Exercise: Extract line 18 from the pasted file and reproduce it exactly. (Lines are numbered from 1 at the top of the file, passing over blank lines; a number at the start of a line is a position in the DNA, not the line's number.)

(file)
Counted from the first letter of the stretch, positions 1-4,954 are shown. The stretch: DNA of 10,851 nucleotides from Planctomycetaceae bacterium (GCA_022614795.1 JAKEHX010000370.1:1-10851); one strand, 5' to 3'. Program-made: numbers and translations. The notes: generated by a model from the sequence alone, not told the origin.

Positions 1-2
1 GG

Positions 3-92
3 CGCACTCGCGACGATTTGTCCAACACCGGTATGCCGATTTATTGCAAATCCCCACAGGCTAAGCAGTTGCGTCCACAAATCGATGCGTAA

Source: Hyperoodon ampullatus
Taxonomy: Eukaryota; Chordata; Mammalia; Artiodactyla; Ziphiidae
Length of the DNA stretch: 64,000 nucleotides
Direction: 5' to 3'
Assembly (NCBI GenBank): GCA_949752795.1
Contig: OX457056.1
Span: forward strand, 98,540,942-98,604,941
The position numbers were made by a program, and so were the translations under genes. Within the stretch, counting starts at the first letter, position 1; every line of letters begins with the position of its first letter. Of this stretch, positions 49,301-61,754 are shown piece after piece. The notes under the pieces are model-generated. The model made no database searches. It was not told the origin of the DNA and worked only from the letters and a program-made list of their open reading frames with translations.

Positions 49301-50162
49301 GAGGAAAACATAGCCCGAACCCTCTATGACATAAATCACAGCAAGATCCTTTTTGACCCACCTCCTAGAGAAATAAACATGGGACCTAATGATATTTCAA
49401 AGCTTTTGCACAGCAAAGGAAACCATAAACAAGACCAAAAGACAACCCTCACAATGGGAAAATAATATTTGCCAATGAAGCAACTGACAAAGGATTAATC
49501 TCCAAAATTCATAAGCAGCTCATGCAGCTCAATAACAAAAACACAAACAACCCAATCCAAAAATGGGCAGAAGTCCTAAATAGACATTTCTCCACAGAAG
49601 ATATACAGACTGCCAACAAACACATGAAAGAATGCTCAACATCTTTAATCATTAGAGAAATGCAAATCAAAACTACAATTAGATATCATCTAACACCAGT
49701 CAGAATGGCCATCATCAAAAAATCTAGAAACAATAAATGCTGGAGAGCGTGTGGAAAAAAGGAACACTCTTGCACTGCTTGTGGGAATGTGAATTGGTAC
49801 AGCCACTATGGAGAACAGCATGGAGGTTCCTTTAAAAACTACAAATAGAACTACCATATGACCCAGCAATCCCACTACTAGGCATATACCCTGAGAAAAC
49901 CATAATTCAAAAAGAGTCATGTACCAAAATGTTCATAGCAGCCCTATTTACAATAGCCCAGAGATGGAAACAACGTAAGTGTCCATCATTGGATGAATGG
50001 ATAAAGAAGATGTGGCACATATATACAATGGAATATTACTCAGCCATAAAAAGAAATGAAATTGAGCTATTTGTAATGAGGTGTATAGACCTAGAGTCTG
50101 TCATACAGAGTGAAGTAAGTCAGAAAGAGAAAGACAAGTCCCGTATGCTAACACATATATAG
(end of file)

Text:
49601 ATATACAGACTGCCAACAAACACATGAAAGAATGCTCAACATCTTTAATCATTAGAGAAATGCAAATCAAAACTACAATTAGATATCATCTAACACCAGT